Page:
The University of Michigan Transportation Research Institute recently published a study stating that obese drivers could be safer than non-obese drivers involved in car accidents, as long as they are wearing seat belts.
The study revealed that found that belted male drivers who are obese (those with a Body Mass Index between 35 and 50) have a 22 percent lower probability of being killed if involved in a fatal car crash than belted male drivers who are underweight (those with a BMI between 15 and 18.4).
However, the opposite is true for unbelted males, they say. The probability of being killed is 10 percent higher for unbelted male drivers with a BMI between 35 and 50, compared to those with a BMI between 15 and 18.4.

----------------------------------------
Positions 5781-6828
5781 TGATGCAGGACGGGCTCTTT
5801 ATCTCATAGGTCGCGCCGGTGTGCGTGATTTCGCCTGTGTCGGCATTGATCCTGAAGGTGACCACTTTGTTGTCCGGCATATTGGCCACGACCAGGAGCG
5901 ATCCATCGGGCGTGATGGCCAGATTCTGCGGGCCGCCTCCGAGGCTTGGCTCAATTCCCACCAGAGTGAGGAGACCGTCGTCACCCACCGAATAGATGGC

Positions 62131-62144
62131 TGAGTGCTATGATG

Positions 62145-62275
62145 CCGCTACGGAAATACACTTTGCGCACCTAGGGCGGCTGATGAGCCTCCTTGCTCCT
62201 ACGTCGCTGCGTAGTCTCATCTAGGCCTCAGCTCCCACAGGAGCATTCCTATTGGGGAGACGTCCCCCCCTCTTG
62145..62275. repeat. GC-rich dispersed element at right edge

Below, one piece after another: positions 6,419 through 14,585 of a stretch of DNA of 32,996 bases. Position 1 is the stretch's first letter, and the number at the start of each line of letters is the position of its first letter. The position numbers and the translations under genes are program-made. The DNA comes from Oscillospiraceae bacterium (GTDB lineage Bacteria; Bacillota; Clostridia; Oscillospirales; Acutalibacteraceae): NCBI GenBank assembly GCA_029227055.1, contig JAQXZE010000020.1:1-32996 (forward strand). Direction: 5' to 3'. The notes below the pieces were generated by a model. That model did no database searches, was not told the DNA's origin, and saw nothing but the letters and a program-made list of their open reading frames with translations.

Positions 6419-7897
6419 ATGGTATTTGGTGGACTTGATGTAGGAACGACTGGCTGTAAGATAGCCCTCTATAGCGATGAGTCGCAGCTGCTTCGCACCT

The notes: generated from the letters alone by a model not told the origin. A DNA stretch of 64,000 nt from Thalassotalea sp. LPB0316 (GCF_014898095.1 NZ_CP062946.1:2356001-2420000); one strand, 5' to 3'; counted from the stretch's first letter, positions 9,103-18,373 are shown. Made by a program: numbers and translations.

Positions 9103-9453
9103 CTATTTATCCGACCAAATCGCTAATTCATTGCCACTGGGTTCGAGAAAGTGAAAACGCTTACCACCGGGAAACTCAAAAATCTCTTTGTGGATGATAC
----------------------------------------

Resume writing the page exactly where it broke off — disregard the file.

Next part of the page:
Our findings suggest that for increasing BMI, the optimal balance between the positive effects of extra cushioning and negative effects of extra mass and momentum depends on the gender of the driver and the use of safety belts,” said Sivak, research professor and head of UMTRI’s Human Factors Division.
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